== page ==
}
    ]
}

Account ID example 293759796572

{
    "Version": "2012-10-17",
    "Statement": [
        {
            "Effect": "Allow",
            "Action": "sts:AssumeRole",
            "Resource": "arn:aws:iam::293759796572:role/k8s-devs-role"
        },
        {
            "Effect": "Allow",
            "Action": [
                "eks:DescribeCluster",
                "eks:ListClusters"
            ],
            "Resource": "*"
        }
    ]
}

Give the strategy a name and click the “Create” button.

Grant developers access to the EKS Kubernetes cluster

Step 3: Create an IAM user group

Create an IAM group named k8s-devs

Grant developers access to the EKS Kubernetes cluster

Attach the policy created in step 2.

Grant developers access to the EKS Kubernetes cluster

Review the policy and complete the creation process.

Grant developers access to the EKS Kubernetes cluster

Step 4: Add IAM users to the group

Our last step is to add the IAM users who need to access the Kubernetes Cluster to the group we just created.

go with I’m > group > k8s-devs > Add user to group Add users to the group.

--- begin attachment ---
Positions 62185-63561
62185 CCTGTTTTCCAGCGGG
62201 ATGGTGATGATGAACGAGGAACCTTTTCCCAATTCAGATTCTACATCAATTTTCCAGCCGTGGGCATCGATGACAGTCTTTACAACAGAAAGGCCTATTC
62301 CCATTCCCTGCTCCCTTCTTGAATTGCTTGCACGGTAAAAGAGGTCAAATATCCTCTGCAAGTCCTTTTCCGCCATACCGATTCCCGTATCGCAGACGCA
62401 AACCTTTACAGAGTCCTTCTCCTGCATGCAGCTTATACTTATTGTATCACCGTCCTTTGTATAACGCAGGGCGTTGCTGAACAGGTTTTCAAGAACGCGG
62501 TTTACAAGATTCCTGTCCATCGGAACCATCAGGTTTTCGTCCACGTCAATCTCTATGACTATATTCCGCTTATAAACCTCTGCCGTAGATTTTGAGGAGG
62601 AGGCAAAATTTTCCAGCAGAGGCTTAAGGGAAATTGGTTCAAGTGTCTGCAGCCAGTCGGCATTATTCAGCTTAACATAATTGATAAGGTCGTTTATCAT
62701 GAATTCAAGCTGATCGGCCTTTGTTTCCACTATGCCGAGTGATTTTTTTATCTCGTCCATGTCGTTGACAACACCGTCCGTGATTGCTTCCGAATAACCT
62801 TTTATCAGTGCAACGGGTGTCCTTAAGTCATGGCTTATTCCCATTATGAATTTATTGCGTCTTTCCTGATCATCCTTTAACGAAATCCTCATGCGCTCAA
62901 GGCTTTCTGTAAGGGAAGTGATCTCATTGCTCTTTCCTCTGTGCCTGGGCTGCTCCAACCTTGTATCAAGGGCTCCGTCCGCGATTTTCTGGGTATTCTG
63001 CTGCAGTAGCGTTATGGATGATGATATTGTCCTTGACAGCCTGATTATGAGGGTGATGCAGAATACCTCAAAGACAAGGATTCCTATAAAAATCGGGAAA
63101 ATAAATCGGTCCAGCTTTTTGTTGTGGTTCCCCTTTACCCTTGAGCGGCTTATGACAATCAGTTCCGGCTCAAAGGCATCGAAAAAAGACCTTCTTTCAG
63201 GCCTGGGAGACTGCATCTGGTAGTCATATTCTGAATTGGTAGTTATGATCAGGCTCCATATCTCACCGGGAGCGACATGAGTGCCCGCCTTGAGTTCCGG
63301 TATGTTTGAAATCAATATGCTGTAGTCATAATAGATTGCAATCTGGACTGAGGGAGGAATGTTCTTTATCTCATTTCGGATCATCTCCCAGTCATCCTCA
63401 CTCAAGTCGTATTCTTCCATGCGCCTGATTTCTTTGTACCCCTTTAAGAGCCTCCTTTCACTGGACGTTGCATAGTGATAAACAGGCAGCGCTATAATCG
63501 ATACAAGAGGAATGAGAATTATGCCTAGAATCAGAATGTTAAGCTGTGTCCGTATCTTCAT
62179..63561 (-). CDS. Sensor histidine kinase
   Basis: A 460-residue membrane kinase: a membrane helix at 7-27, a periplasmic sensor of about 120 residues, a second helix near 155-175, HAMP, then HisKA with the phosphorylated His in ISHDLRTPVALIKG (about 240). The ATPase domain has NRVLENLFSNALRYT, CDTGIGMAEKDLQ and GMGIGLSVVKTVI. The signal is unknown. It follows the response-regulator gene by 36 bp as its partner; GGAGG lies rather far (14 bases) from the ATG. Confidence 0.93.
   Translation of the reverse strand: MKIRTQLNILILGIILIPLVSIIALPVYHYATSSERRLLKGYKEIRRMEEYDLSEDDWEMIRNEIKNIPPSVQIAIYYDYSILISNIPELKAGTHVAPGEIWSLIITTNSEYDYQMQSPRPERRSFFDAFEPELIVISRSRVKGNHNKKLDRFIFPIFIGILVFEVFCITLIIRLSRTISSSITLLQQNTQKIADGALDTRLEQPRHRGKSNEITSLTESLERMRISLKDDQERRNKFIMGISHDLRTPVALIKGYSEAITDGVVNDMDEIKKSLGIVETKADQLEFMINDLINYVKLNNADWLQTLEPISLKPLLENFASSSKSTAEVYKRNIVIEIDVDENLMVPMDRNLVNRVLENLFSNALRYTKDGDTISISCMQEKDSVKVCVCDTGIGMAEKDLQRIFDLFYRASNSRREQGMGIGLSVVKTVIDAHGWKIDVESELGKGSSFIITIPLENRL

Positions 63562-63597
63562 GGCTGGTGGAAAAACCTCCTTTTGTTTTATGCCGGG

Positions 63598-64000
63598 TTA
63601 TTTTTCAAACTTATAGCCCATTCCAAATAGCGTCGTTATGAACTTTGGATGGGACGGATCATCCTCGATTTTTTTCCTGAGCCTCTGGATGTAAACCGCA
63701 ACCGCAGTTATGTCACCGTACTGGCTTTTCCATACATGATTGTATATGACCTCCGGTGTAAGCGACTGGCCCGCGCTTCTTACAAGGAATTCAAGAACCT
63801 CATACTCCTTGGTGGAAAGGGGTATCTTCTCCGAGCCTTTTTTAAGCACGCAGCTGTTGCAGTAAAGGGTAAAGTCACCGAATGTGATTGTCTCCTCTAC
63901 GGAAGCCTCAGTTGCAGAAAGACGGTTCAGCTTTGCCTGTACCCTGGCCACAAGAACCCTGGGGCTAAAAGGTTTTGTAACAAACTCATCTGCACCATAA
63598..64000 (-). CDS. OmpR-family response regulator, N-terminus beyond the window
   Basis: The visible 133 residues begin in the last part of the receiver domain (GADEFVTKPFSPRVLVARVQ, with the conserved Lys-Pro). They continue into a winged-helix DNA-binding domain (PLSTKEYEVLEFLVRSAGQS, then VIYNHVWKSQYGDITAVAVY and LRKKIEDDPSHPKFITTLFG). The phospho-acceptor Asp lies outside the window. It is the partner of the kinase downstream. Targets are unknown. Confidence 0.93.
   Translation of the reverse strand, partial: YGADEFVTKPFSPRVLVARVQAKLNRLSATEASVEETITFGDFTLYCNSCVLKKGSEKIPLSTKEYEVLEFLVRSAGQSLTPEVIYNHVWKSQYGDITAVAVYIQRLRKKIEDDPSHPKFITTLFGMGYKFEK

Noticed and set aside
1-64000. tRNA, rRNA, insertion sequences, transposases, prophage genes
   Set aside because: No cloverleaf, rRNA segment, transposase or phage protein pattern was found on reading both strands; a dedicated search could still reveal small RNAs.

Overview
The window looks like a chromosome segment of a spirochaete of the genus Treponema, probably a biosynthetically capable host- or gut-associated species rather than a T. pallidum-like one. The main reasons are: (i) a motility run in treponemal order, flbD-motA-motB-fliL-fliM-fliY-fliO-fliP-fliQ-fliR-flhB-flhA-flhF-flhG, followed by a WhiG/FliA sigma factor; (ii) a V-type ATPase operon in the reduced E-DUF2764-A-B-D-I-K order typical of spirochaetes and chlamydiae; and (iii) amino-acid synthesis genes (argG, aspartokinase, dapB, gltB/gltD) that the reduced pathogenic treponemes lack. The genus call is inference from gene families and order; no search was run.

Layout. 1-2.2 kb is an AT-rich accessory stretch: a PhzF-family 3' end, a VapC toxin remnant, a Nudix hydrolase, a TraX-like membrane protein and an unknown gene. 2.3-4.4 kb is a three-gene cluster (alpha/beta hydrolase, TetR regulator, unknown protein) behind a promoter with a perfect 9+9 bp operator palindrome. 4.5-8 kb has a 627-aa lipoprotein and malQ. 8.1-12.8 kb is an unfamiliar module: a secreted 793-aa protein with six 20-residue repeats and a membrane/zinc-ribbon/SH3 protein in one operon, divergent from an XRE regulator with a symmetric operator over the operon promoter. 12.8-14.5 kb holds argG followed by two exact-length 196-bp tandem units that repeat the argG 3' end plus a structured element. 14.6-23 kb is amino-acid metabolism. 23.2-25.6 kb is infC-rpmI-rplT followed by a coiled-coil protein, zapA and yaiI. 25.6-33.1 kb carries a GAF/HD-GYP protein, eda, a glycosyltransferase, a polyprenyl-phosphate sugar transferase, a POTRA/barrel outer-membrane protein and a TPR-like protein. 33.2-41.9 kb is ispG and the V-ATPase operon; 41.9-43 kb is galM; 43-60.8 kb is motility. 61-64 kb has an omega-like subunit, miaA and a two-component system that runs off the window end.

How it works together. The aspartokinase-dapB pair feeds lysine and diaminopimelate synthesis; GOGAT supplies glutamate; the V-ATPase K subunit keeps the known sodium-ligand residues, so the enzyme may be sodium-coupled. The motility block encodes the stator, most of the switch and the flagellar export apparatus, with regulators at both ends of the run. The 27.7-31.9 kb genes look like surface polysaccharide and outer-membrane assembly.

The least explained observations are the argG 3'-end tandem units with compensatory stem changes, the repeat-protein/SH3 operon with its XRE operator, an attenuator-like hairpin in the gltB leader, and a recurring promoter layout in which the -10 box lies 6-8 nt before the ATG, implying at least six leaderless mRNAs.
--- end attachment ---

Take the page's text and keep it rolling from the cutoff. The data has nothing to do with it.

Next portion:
Grant developers access to the EKS Kubernetes cluster

Add all other users you want to grant access to.

Step 5: Create Kubernetes RBAC for developers

Role-based access control (RBAC) is a method that regulates access to computer or network resources based on the roles of individual users in an organization. The RBAC API declares four kinds of Kubernetes objects: Role, ClusterRole, RoleBinding and ClusterRoleBinding.

First, I will create three namespaces for developers to access: Prickles, oats with Developer

$ kubectl create namespace prod
namespace/prod created

$ kubectl create namespace uat
namespace/uat created

$ kubectl create namespace dev
namespace/dev created

List all namespaces to confirm creation.

$ kubectl get ns
NAME              STATUS   AGE
default           Active   25d
dev               Active   9s
istio-operator    Active   14d
istio-system      Active   14d
kube-node-lease   Active   25d
kube-public       Active   25d
kube-system       Active   25d
monitoring        Active   17d
prod              Active   40s
uat               Active   26s

Create a cluster role

I will create a file called Full developer access The manifest file is as follows:

kubectl apply  -f - <

Expected output:

clusterrole.rbac.authorization.k8s.io/dev-full-access created

Confirm settings:

$ kubectl get clusterroles dev-full-access -o yaml

Create role binding

The next step is to create a group role binding for our developers. This group is called k8s-devs

# Access to Prod namespace
NAMESPACE="prod"
CLUSTERROLE="dev-full-access"

kubectl apply  -f - <

Step 6: Edit the Kubernetes aws-auth ConfigMap

To grant other AWS users or roles the ability to interact with the cluster, you must edit aws-auth ConfigMap in Kubernetes

Check whether the aws-auth ConfigMap has been applied.

$ kubectl describe configmap -n kube-system aws-auth

Add IAM users or roles to Amazon EKS cluster